Eating Disorders in the LGBTQ+ Community

Eating disorders can affect anyone at any stage in life, but most develop in teens and young adults. A population that is at risk for developing eating disorders is the LGBTQ+ community.

Developing Eating Disorders

Eating disorders include binge eating disorder, anorexia nervosa, and bulimia nervosa. Eating disorders develop due to stress or a related mental health issue, like low self-esteem or a lack of healthy coping strategies.

According to the National Eating Disorder Association, the LGBTQ+ community is at high risk of developing an eating disorder due to:

  • Feelings of or worries about rejection.
  • Negative talk about sexual orientation, gender expression, and transgender status.
  • Violence in their lives and PTSD from traumatic events.
  • Being bullied or facing bias.
  • Lack of harmony between one’s biological sex and gender identity.
  • Body image expectations within some LGBTQ+ communities.

A specific focus at UPMC is on providing gender-affirming care in all areas, including in the treatment of eating disorders in gender-diverse people.

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Signs of Eating Disorders

Disordered eating can take control of a person. Trying to beat it on their own can be isolating and defeating. If you want to help someone on this journey, the first step is to see the signs.

Anorexia nervosa

People with anorexia nervosa fear gaining weight and have body image issues. They also tend to deny that they have health issues caused by their low weight.

Bulimia nervosa

People with bulimia nervosa have a habit of binge-eating. They also use vomiting, laxatives, diet pills, fasting, or excessive exercise to control weight. They link their self-esteem to their weight or shape.

Binge-eating disorder

People with binge-eating disorder habitually binge eat at least twice a per week for at least six months. Binge-eating can include three or more of the following:

  • Eating much faster than normal.
  • Eating until uncomfortably full.
  • Eating large amounts of food when not feeling hungry.
  • Eating alone because of embarrassment about overeating.
  • Feeling disgusted, depressed, or very guilty after overeating.

Addressing a Loved One’s Eating Disorder

When your LGBTQ+ loved one is showing signs of disordered eating, they may need your aid in getting help. Often these disorders cloud a person’s understanding of the world. Remember to show empathy and care throughout the whole process.

Education is key. Gain as much knowledge as possible and talk to your loved one about different eating disorders and their symptoms. These talks can get heated, so your knowledge will help you stick to the facts.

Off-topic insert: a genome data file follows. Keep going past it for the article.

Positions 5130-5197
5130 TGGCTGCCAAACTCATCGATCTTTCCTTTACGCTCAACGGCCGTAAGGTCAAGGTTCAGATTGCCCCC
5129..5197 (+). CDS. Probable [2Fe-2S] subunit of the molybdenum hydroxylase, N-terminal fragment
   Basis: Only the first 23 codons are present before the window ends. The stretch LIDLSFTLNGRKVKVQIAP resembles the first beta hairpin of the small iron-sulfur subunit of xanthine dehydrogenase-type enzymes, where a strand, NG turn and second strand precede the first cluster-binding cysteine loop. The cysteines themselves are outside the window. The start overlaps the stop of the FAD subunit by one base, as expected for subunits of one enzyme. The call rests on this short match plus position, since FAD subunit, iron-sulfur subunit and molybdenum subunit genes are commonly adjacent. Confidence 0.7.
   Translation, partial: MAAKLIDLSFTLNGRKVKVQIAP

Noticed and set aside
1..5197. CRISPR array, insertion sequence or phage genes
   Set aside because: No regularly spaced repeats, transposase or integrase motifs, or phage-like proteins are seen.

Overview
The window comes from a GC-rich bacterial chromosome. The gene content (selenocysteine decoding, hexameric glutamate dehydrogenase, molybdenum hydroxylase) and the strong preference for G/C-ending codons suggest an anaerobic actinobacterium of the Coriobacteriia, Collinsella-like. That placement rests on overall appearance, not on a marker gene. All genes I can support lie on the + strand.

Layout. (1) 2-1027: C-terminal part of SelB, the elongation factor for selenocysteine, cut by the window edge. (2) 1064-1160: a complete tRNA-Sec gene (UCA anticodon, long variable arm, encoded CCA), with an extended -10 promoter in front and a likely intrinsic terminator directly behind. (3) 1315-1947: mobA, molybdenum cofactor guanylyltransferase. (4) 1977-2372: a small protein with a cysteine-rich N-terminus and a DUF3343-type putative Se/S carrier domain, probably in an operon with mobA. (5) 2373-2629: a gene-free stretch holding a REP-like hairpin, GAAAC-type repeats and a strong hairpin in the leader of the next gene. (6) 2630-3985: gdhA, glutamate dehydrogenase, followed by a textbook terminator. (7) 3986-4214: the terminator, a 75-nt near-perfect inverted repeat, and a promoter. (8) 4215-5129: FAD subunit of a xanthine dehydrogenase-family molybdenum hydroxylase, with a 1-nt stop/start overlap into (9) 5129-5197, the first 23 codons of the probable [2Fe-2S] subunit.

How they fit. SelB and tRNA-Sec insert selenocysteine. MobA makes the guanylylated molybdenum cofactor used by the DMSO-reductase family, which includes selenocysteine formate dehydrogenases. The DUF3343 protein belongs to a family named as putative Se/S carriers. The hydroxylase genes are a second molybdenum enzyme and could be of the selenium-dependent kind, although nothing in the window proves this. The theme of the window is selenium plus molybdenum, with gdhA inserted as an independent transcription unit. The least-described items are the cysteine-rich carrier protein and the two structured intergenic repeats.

Be prepared. Prepare the points you want to get across and talk to your loved one in a private and pleasant place. Having materials to point them to for help is also vital. Speak in ways that affirm their gender or sexual identity.

No shame. The goal is to help your loved one to get help. Telling your loved one about the stigma around eating disorders or what others may think of them will not be helpful.

Leave the conversation open. It can take a lot of time and work to deal with an eating disorder. Letting them know you are there to support them when they are ready to seek help can make a big impact.

It’s important to remember that one size treatment doesn’t fit all. Specific concerns of gender-diverse people with eating disorders can include:

  • Body dysphoria, or not liking your body.
  • The effects of gender-affirming hormones on eating.
  • Having an eating disorder specialist who is gender-affirming and trained in understanding body dysphoria.

Eating Disorder Resources

UPMC Children’s Hospital of Pittsburgh has a brief medical stabilization and refeeding program for children needing medical care for their eating disorders.

Call UPMC Children’s Behavioral Health with questions about this program at 412-692-5100

Learn more about how we treat eating disorders.

Editor's Note: This article was originally published on , and was last reviewed on .

About UPMC

Headquartered in Pittsburgh, UPMC is a world-renowned health care provider and insurer. We operate 40 hospitals and 800 doctors’ offices and outpatient centers, with locations throughout Pennsylvania, Maryland, New York, West Virginia, and internationally. We employ 4,900 physicians, and we are leaders in clinical care, groundbreaking research, and treatment breakthroughs. U.S. News & World Report consistently ranks UPMC Presbyterian Shadyside as one of the nation’s best hospitals in many specialties and ranks UPMC Children’s Hospital of Pittsburgh on its Honor Roll of America’s Best Children’s Hospitals. We are dedicated to providing Life Changing Medicine to our communities.